Posts Tagged ‘neil cherry’

Bosc Pear, Prosciutto di Parma and Gorgonzola Pizza

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In The Odyssey, the Greek poet Homer calls pears a “gift of the gods.”

Thanks to Neil Cherry at Cherry Orchards, I’ve made one of my favorite pizzas with what is known as the “aristocrat of pears.” It’s the Bosc. I took this Northern European variety on a jouney south to Italy for a pairing of some righteous Gorgonzola and Prosciutto di Parma, arugula and a basamic glaze, adding a textural foil of salty cashews for fun. It’s a favorite pizza that incorporates the same agra dolce (Italian for sweet and sour) effect that works so well on many of my pizzas.

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The Buerre Bosc was named by the French, who have a penchant for naming pears first by their taste or outstanding characteristic, then the name or origin reference. (Kinda like “Goofy John.”) Buerre is a reference to the buttery taste of the Bosc.

The history of this fine pear is as muddled as all those gnarly European wars that occurred during the previous centuries. Even today, the claim to this pears’ introduction is argued as being in either Belgium or France. The name comes from the director of the Paris Botanical Gardens, Mr. Bosc, who is thought to have raised the pear from seed. Don’t tell that to residents of Appremont, France, though. They say it was initially grown there, and they call it the Buerre d’ Appremont. King Louis the XIV loved the Bosc so much he demanded they be planted endlessly around his extensive gardens.

I love the Bosc pear for the same reason I love Granny Smith apples: the flesh is firm and dense,  perfect for pizza. The taste is less likely to be overwhelmed by strong spices, meats or vinegars. Many chefs love the Bosc because of the tapered bottle-like top distinguishes it as a pear (and not an apple) and it lends itself perfectly for poaching. I also use the Bosc in a  Succar bi Tahin, sweet Beruit tahini rolls where the rolled-out dough is topped with honey-sweetened tahini. After I take it from the oven, I slit the middle of the bread and shove (yes, technical baking term) a vanilla, nutmeg and cinnamon poached Bosc right into the slot.

The Bosc is called Kaiser or Kaiser Alexander in Italy, where use of the pear is extensive. Italy is one of the largest producers in the world, cultivating about 10 varieties, with most coming from the Emilia Romagna region. Campania, Veneto, Lazio, Sicily and Lombardy are close behind. Today, you can’t pick up any cookbook without seeing the combination of Gorgonzola, pear, and balsamic with arugula. Such a great combo is heavenly, to say the least. Let’s get cooking!

Use easy dough recipe to make two 7 ounce dough balls. Freeze one if you like.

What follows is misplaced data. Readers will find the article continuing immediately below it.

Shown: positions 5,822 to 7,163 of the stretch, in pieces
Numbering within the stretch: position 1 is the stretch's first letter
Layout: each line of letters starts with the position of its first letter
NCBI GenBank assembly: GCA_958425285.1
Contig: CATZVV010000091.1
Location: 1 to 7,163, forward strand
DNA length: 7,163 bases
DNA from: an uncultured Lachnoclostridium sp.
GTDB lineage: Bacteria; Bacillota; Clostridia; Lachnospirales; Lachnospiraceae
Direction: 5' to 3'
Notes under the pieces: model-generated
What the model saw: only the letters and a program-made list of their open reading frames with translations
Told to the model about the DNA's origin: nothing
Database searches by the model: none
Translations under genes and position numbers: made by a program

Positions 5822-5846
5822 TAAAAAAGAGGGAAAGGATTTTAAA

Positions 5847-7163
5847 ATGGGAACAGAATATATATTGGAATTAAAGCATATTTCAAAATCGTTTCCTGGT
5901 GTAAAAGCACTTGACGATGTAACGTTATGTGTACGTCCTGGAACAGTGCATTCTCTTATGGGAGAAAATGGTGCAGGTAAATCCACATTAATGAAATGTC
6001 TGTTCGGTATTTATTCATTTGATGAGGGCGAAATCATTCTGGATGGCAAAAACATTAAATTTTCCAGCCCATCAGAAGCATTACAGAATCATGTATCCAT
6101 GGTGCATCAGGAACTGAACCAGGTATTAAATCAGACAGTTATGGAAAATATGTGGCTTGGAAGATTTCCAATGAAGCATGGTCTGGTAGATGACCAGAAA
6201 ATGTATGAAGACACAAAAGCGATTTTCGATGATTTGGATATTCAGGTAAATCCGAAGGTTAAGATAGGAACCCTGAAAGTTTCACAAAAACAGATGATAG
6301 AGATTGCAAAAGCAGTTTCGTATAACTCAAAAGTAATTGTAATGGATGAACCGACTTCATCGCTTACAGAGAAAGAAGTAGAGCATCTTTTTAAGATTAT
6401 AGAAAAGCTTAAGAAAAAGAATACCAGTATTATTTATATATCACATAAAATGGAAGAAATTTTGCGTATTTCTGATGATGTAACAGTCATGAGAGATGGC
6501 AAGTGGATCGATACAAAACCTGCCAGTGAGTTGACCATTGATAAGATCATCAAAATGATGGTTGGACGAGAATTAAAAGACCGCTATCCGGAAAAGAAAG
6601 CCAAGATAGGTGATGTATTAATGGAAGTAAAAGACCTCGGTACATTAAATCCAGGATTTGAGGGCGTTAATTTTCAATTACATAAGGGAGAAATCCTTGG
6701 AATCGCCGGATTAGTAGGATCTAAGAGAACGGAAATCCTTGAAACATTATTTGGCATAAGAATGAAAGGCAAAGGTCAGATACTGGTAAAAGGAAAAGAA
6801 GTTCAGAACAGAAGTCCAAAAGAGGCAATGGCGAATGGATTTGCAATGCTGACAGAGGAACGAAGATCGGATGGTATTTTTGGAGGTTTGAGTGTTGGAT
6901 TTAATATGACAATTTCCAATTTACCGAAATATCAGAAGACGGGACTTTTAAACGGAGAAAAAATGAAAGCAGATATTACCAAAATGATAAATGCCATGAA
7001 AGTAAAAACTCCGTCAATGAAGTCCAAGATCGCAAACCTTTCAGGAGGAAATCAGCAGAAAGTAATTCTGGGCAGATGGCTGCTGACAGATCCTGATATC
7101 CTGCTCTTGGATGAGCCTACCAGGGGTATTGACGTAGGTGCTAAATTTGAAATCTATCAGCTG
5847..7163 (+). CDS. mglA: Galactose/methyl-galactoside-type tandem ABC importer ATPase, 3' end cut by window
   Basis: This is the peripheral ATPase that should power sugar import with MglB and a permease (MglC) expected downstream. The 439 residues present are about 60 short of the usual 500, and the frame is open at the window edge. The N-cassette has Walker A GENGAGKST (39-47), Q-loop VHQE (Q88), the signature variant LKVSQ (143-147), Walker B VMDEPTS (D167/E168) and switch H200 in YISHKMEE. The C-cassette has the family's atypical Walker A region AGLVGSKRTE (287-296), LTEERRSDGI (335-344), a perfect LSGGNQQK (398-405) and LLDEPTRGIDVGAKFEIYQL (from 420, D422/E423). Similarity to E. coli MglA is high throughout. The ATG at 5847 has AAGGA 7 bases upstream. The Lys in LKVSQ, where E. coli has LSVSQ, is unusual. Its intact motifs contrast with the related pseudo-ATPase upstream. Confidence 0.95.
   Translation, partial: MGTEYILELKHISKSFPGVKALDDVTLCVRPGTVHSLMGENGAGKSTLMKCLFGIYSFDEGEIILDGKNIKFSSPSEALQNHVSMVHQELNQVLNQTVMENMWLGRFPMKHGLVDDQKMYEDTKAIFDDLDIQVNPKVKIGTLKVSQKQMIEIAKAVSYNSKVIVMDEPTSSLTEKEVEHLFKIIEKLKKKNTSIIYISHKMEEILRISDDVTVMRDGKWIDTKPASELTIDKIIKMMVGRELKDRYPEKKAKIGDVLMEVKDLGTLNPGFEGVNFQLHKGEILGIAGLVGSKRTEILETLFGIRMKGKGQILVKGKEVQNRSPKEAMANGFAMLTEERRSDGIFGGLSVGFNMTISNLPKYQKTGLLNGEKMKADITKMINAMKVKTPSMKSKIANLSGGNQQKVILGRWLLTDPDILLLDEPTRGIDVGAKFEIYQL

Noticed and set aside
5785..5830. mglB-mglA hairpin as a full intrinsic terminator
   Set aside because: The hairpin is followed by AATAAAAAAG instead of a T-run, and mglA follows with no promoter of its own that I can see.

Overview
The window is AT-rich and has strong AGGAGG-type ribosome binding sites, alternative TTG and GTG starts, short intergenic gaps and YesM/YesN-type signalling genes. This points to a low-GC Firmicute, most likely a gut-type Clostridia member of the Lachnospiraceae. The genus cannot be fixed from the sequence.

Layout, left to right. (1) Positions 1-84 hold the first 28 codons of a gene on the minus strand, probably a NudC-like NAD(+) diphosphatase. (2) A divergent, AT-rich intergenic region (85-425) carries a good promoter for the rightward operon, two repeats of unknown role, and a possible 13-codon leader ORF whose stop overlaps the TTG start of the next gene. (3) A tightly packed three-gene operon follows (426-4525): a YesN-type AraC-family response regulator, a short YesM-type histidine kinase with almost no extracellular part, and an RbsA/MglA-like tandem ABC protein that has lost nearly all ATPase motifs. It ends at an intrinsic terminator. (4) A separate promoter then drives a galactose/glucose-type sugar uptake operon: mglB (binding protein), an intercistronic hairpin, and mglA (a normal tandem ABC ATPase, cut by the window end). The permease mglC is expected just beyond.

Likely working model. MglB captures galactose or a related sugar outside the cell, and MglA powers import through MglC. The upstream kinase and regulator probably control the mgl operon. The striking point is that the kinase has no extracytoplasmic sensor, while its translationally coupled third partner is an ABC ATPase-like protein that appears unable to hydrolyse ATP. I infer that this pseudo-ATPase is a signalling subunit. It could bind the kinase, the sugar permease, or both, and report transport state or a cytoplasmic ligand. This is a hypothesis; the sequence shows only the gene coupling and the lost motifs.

1 large or 2 small Bosc pears

3 large slices of prociutto

1 tablespoon extra virgin olive oil

3 tablespoons crumbled Gorgonzola

5 cherry-sized fresh mozzarella balls (ciliegini) or 4 ounces of cubed fresh mozzarella

2 tablesoons cashews (roasted preferred but unroasted or roasted-salted are okay)

15 leaves of baby arugula

Balsamic glaze or balsamic vinegar for drizzling

Pre-heat the oven to 475 with an upside down, heavy duty cookie sheet (or half sheet pan is the pizza industry term) inside.

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Holding each pear over the mandoline, swipe it, producing slices a little less thick than a quarter.

Making the pizza

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Take your already pulled pizza round and place it on a parchment square. Brush extra virgin olive oil on the dough.

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Sprinkle Gorgonzola, mozzarella, then cashews on the pizza.

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Place the slices of pear (so Louis the XIV would be proud) in a clockwise motion, one slice over the other  one inch from the outer edge of the pizza. Continue going around, using the largest slices for the outside and smaller ones in the center.

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Put the pizza with parchment on the sheet pan in the oven . Bake for 10 to 12 minutes, or until golden brown.

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Pull from oven and tear each large slice of Prosciutto di Parma in half,. Place these slices on the pizza. You will see the fat melt, adding to the  flavor of this pie. Drizzle the balsamic vinegar over the pizza. (Do not add too much, as the flavor will dominate.)

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Place the arugula leaves over the prosciutto and serve immediately, keeping your thumb up in the air and a stupid smile pasted on your face.

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Paw Paws, Possums and Pide

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In 1541, Conquistidor Hernando Desoto came acoss the paw paw in the Mississippi Valley while looking for the city of gold. He was so impressed with the fruit that he sent seedlings back to Spain. Poor Hernando never did find that elusive city, but did succeed in introducing smallpox to North America. Because of logging, the paw paw tree has reached the same endangered fate as those natives unlucky enough to have had Hernando sneeze on them. But luckily, in the Ohio Valley, the paw paw is celebrated. It’s a perfect topping for my next pizza.


My Paw Paw Turkish Pide (PEE-day) with lentil cream, arugula, goat feta, pancetta and black sesame.

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The glorious paw paw fruit that hangs from trees in bunches has a banana custard-like taste with a pineapple finish. The flesh feels like all the decadent desserts I’ve ever swooned over: creme brulee, creme caramel being on top of that list. When the leaves of the paw paw tree are young, in the spring, they look exactly like the pods from Invasion of the Bodysnatchers.  Paw paw is the official fruit of Ohio and is suprisingly hard to spot, even when staring straight at it.

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Chris Schmiel, with the the tenderness of a urologist and the eyes of an eagle, takes the wild paw paw from the forest.

Luckily, I’ve got a friend in Chris Schmiel, founder of Integration Acres, the largest paw paw producer around. He’s also the guy who is makes great chevre and goat feta for my pizzas. Chris can have his goats graze through his paw paw forest without disturbing the trees or twigs, because of some intense chemicals in the bark called Annonaceous acetogenins.